Redux Thunk elegantly solves the problem of managing asynchronous actions in Redux, but it forces you to make the action creator’s code more complicated by sending the HTTP request and handling the response.

Why would I need custom middleware?

If your application heavily interacts with the server, as it often does, you will have a lot of either duplicate or very similar code within the action creators. This distorts the original purpose of the action creators, which is to create an action based on parameters.

Thus, perhaps, in these cases it is more appropriate to create ad hoc middleware. The goal is to isolate the code that makes HTTP requests to the server in a special middleware and to restore the action creator to its original job.

Let’s define a constant that identifies a meta-action for the HTTP request. We’re calling it a meta-action because it is not the action that will directly modify the application state. Instead, it is an action that will trigger an HTTP request, which will cause changes to the application state as a side effect by generating other actions.

The following is our constant definition:


Along with this constant, you need to define the constants that identify the actual action and its related synchronous actions to implement the HTTP requests, as we have seen before:

const QUOTE = "QUOTE"

Now, you need the meta-action creator — the action creator that takes a plain action object as input and wraps it in order to create an asynchronous action to be handled via HTTP. The following is the meta-action creator that we are going to use:

function httpAction(action) {
  const httpActionTemplate = {
    type: "",
    endpoint: null,
    verb: "GET",
    payload: null,
    headers: []

  return {
    HTTP_ACTION: Object.assign({}, httpActionTemplate, action)

You may notice that it returns an object with the HTTP_ACTION constant as its only property. The value of this property comes out from the action passed as a parameter combined with the action template. Notice that this template contains the general options for an HTTP request.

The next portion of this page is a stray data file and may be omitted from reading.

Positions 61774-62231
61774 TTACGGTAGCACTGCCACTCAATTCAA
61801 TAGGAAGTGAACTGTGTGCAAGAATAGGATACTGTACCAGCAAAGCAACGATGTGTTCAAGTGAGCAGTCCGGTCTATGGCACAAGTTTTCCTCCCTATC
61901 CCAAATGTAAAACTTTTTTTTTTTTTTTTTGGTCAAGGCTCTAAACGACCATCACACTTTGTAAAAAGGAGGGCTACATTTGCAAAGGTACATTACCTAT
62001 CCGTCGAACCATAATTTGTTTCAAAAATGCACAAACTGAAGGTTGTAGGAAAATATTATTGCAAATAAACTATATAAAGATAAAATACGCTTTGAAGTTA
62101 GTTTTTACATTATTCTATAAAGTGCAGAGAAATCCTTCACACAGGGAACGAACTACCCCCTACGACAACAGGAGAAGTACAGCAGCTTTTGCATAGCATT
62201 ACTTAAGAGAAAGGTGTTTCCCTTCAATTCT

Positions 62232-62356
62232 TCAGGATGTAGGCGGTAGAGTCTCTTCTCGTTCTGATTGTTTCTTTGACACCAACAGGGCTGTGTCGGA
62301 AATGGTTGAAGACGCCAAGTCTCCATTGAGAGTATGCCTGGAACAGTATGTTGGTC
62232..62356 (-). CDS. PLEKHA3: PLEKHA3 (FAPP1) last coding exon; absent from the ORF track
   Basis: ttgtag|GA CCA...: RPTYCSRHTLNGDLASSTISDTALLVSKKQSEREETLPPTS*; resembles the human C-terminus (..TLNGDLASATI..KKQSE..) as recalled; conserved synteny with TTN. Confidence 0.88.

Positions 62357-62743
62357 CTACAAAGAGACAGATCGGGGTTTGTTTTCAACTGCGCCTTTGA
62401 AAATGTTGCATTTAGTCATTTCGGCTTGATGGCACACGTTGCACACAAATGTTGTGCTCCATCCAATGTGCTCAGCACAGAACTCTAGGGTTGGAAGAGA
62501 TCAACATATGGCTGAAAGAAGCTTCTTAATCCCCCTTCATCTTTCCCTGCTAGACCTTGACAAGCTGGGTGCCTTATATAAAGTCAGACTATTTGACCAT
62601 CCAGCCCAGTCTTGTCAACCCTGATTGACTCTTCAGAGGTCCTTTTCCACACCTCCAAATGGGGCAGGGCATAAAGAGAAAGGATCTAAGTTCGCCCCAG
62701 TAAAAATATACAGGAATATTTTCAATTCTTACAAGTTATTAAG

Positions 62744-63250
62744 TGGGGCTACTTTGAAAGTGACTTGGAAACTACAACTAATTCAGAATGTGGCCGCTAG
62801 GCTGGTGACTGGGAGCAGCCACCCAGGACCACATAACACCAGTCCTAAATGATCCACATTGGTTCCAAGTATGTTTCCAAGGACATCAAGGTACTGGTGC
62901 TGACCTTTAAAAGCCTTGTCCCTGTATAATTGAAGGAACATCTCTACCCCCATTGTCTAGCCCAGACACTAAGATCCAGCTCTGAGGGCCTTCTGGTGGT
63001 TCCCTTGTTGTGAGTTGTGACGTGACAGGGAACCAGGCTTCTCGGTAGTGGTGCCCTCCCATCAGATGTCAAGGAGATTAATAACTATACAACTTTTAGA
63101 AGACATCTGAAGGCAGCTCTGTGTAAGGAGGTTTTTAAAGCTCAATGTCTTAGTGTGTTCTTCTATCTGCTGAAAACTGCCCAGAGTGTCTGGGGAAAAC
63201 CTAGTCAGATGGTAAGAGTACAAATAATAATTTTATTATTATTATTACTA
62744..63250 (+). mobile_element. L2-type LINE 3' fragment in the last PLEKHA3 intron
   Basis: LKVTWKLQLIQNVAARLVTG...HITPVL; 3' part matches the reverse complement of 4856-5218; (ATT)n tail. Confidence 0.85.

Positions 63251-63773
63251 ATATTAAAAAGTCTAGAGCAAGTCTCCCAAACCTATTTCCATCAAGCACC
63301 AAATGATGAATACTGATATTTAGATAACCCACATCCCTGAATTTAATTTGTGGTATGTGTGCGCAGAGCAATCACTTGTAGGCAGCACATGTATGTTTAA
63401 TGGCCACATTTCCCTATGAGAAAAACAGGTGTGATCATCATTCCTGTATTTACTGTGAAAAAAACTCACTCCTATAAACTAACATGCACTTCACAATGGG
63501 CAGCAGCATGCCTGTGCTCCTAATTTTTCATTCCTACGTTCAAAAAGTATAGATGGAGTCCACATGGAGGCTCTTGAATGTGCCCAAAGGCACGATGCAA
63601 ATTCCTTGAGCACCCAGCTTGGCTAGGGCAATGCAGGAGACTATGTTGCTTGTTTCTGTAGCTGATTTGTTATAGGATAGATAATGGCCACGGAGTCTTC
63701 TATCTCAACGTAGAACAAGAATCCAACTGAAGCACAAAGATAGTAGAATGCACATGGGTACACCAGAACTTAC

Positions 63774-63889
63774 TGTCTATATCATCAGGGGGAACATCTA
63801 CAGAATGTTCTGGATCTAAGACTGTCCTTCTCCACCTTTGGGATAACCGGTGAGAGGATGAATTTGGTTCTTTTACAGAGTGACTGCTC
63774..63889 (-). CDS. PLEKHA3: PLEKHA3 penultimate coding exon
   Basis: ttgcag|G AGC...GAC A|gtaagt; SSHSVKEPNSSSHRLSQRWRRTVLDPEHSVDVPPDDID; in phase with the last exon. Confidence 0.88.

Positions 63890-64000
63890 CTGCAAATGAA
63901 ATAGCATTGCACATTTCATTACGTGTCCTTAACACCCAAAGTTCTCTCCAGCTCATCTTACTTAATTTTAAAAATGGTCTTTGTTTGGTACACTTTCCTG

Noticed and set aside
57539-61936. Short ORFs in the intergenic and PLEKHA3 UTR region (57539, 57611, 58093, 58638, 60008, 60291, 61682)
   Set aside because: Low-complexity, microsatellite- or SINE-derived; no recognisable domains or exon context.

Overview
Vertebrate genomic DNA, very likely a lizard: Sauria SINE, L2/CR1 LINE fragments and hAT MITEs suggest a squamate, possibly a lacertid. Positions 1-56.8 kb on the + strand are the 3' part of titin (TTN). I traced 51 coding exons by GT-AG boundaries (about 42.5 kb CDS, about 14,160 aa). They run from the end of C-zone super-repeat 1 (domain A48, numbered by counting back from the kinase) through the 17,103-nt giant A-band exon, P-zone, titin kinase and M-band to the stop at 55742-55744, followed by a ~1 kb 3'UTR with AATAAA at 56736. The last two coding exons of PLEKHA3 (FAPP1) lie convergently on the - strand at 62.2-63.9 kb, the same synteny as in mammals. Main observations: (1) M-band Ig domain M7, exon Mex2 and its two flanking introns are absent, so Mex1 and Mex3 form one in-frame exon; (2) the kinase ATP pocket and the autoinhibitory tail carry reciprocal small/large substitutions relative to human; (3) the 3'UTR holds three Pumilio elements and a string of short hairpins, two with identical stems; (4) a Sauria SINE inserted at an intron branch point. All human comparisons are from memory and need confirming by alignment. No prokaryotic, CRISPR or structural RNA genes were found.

You can use this meta-action creator whenever you want to create an asynchronous action that will involve an HTTP request. For example, in order to apply this approach to retrieve the random Ron Swanson quotes described before, you can use the following action creator:

function getQuoteAction() {
  return httpAction({
    type: QUOTE,
    endpoint: ""

As you can see, any asynchronous action that involves an HTTP request can be defined by invoking the httpAction() meta-action creator with the minimum necessary data to build up the request. You no longer need to add the logic of synchronous actions generation here because it was moved into the custom middleware, as shown by the following code:

const httpMiddleware = store => next => action => {
  if (action[HTTP_ACTION]) {
    const actionInfo = action[HTTP_ACTION];
    const fetchOptions = {
      method: actionInfo.verb,
      headers: actionInfo.headers,
      body: actionInfo.payload || null

      type: actionInfo.type + "_REQUESTED"

    fetch(actionInfo.endpoint, fetchOptions)
      .then(response => response.json())
      .then(data => next({
        type: actionInfo.type + "_RECEIVED",
        payload: data
      .catch(error => next({
        type: actionInfo.type + "_FAILED",
        payload: error
  } else {
    return next(action);

The middleware looks for the HTTP_ACTION identifier and appends the current action with a brand new action using the _REQUESTED suffix. This new action is inserted in the middleware pipeline via next(), sends the HTTP request to the server, and waits for a response or a failure. When one of these events occurs, the middleware generates the RECEIVED or FAILED actions, as in the thunk-based approach.

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At this point, the only thing you need to change to achieve the same result as in the thunk-based approach is the store creation: